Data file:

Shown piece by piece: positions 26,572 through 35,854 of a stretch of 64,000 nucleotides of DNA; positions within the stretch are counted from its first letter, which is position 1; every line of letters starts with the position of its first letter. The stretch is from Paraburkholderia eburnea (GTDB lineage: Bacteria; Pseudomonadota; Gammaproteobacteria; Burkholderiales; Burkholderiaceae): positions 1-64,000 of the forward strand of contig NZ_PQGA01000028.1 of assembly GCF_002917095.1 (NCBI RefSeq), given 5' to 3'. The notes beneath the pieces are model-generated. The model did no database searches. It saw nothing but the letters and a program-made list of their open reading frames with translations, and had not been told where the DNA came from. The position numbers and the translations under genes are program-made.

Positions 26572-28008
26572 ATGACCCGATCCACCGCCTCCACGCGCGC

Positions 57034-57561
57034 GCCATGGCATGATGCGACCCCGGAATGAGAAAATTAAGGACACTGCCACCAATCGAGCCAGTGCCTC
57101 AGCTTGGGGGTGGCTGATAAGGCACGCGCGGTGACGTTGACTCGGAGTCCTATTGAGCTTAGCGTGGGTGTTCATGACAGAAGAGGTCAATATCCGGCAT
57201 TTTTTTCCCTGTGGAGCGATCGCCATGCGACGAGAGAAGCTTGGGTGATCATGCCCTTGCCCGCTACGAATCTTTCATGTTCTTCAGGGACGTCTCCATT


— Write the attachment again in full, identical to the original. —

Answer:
Shown piece by piece: positions 26,572 through 35,854 of a stretch of 64,000 nucleotides of DNA; positions within the stretch are counted from its first letter, which is position 1; every line of letters starts with the position of its first letter. The stretch is from Paraburkholderia eburnea (GTDB lineage: Bacteria; Pseudomonadota; Gammaproteobacteria; Burkholderiales; Burkholderiaceae): positions 1-64,000 of the forward strand of contig NZ_PQGA01000028.1 of assembly GCF_002917095.1 (NCBI RefSeq), given 5' to 3'. The notes beneath the pieces are model-generated. The model did no database searches. It saw nothing but the letters and a program-made list of their open reading frames with translations, and had not been told where the DNA came from. The position numbers and the translations under genes are program-made.

Positions 26572-28008
26572 ATGACCCGATCCACCGCCTCCACGCGCGC

Positions 57034-57561
57034 GCCATGGCATGATGCGACCCCGGAATGAGAAAATTAAGGACACTGCCACCAATCGAGCCAGTGCCTC
57101 AGCTTGGGGGTGGCTGATAAGGCACGCGCGGTGACGTTGACTCGGAGTCCTATTGAGCTTAGCGTGGGTGTTCATGACAGAAGAGGTCAATATCCGGCAT
57201 TTTTTTCCCTGTGGAGCGATCGCCATGCGACGAGAGAAGCTTGGGTGATCATGCCCTTGCCCGCTACGAATCTTTCATGTTCTTCAGGGACGTCTCCATT